Fifty IPCC Experts Expose Washington Post Global Warming Lies
More Than 1000 International Scientists Dissent Over Man-Made Global Warming Claims
This article is an attempt to list notable scientists who have made statements in disagreement with one or more of the principal conclusions of the Third (or Fourth) Assessment Report of the IPCC. Inclusion is based on the following specific criteria:
- For the purposes of this list, qualification as a scientist is reached by publication of at least one peer-reviewed article in their lifetime in a broadly construed area of "natural sciences". The article need not have been written in recent years nor be in a field relevant to climate.
- Attributable statements of disagreement in any venue in the individual's own words (not merely inclusion on petitions, surveys, or lists).
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Position: Accuracy of IPCC climate projections is questionable
Individuals in this section conclude that it is not possible to project global climate accurately enough to justify the ranges projected for temperature and sea-level rise over the next century. They may not conclude specifically that the current IPCC projections are either too high or too low, but that the projections are likely to be inaccurate due to inadequacies of current global climate modeling.
- Freeman Dyson, Professor Emeritus of the School of Natural Sciences, Institute for Advanced Study; Fellow of the Royal Society:
"First, the computer models are very good at solving the equations of fluid dynamics but very bad at describing the real world. The real world is full of things like clouds and vegetation and soil and dust which the models describe very poorly. Second, we do not know whether the recent changes in climate are on balance doing more harm than good. The strongest warming is in cold places like Greenland. More people die from cold in winter than die from heat in summer. Third, there are many other causes of climate change besides human activities, as we know from studying the past. Fourth, the carbon dioxide in the atmosphere is strongly coupled with other carbon reservoirs in the biosphere, vegetation and top-soil, which are as large or larger. It is misleading to consider only the atmosphere and ocean, as the climate models do, and ignore the other reservoirs. Fifth, the biological effects of CO2 in the atmosphere are beneficial, both to food crops and to natural vegetation. The biological effects are better known and probably more important than the climatic effects. Sixth, summing up the other five reasons, the climate of the earth is an immensely complicated system and nobody is close to understanding it."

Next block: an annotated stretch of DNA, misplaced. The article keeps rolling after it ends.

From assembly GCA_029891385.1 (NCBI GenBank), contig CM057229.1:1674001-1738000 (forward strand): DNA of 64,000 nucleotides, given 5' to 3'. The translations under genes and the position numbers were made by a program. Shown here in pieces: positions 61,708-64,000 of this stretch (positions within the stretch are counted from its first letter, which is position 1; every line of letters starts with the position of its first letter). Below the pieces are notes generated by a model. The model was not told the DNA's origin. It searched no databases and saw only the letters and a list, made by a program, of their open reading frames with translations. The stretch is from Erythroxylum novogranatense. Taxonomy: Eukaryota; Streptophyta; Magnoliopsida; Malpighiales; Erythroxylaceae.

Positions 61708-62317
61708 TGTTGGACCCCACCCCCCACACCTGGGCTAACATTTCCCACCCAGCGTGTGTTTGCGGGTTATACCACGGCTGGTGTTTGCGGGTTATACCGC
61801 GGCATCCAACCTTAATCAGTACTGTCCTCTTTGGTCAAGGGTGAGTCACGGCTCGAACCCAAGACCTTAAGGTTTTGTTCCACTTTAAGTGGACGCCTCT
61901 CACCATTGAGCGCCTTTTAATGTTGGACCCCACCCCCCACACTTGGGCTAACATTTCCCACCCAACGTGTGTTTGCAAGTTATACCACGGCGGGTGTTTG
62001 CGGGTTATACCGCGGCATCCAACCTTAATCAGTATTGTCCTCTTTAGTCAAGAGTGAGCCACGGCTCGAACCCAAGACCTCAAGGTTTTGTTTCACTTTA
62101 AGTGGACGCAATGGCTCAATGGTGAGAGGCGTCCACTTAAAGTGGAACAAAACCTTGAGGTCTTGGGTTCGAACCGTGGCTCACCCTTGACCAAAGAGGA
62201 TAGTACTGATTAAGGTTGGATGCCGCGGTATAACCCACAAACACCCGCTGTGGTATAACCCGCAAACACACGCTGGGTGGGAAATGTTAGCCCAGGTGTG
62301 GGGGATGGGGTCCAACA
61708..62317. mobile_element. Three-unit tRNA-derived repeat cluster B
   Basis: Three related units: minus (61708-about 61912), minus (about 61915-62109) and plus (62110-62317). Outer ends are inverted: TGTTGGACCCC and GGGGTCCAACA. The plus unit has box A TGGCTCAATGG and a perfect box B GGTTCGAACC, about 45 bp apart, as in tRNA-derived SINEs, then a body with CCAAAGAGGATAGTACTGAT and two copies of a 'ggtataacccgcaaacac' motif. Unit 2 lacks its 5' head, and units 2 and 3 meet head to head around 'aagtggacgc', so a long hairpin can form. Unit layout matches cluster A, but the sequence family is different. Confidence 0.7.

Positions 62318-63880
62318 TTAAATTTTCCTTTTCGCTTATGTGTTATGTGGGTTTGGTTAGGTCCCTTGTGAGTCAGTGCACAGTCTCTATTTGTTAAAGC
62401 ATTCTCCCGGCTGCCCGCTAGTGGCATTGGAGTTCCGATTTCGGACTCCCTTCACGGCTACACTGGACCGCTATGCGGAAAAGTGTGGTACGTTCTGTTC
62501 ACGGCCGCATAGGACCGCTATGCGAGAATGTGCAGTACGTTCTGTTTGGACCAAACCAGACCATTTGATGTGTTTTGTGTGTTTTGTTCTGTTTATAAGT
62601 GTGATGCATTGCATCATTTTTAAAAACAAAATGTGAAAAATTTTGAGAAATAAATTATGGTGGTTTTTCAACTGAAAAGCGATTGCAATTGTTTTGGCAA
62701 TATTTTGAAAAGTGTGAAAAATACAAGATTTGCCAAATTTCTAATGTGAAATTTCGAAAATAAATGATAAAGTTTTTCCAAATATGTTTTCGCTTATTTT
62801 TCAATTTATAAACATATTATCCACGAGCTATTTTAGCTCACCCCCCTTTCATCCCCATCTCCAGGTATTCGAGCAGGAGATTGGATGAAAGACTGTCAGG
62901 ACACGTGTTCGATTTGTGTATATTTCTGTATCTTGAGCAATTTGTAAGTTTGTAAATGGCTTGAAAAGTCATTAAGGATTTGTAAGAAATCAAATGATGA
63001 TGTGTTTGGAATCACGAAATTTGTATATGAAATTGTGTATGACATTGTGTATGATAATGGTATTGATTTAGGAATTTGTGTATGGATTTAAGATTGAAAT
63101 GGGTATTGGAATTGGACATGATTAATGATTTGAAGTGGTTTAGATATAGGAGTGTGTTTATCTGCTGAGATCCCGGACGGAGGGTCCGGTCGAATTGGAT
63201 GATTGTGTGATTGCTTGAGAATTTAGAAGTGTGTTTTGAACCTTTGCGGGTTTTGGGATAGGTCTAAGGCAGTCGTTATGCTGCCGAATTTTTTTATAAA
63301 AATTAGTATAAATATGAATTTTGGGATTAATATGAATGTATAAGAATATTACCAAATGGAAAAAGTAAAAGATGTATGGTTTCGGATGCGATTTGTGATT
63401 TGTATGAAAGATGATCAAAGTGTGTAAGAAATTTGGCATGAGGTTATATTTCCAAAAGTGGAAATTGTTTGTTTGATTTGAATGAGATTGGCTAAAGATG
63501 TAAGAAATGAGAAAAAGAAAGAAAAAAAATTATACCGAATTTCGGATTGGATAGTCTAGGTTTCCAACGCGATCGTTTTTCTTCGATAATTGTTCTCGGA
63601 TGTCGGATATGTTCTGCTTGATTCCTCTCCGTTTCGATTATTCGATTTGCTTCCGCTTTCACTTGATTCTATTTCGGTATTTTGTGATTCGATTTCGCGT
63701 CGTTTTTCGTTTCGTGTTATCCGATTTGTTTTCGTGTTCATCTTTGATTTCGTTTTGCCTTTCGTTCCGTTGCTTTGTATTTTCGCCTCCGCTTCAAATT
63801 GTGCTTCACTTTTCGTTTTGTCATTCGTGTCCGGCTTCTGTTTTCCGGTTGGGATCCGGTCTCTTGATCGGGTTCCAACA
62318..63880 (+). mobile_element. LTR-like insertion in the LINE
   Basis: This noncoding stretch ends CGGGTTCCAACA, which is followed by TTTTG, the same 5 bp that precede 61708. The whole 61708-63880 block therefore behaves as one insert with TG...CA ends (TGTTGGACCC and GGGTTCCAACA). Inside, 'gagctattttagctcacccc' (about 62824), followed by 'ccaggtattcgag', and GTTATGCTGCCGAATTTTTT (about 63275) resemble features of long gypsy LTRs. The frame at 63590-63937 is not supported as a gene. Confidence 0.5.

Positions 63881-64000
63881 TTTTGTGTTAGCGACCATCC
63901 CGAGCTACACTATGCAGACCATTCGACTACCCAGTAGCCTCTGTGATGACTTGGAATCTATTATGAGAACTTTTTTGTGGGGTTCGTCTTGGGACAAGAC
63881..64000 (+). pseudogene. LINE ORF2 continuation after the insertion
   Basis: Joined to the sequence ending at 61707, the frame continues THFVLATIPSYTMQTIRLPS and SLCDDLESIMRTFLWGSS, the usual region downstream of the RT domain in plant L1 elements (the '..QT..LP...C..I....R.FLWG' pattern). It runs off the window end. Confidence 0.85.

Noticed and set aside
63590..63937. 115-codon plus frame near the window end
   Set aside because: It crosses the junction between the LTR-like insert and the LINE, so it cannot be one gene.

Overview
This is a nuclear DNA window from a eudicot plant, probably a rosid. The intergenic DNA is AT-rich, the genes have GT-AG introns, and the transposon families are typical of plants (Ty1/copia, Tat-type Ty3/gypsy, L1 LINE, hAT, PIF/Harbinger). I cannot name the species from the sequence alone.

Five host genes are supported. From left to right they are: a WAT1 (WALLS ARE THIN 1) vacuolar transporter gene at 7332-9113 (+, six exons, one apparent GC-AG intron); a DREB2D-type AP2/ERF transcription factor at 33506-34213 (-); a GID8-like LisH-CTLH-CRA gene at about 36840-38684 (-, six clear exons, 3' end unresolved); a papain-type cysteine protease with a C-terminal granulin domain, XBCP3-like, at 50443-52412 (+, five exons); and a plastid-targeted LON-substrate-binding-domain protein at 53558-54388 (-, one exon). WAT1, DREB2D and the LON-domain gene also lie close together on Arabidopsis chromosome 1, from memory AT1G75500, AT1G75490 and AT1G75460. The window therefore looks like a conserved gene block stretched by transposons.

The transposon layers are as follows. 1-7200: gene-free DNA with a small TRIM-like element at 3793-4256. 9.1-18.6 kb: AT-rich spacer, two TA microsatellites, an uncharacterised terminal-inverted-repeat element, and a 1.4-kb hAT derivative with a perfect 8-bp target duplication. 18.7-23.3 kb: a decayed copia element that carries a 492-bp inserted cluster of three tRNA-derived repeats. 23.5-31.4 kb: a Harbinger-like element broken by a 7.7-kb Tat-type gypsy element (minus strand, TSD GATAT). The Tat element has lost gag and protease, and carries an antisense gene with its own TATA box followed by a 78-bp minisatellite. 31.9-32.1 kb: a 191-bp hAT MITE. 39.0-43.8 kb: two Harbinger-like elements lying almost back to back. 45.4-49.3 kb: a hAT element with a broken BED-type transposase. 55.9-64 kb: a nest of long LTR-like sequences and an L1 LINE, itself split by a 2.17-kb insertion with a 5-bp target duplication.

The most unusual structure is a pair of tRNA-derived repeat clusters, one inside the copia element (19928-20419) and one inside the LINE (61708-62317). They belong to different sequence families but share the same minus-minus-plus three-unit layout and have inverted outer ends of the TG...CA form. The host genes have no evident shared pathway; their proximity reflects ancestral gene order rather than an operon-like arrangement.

- Richard Lindzen, Alfred P. Sloan Professor of Atmospheric Science at the Massachusetts Institute of Technology and member of the National Academy of Sciences:
"We are quite confident (1) that global mean temperature is about 0.5 °C higher than it was a century ago; (2) that atmospheric levels of CO2 have risen over the past two centuries; and (3) that CO2is a greenhouse gas whose increase is likely to warm the earth (one of many, the most important being water vapor and clouds). But – and I cannot stress this enough – we are not in a position to confidently attribute past climate change to CO2 or to forecast what the climate will be in the future."
"[T]here has been no question whatsoever that CO2 is an infrared absorber (i.e., a greenhouse gas – albeit a minor one), and its increase should theoretically contribute to warming. Indeed, if all else were kept equal, the increase in CO2 should have led to somewhat more warming than has been observed."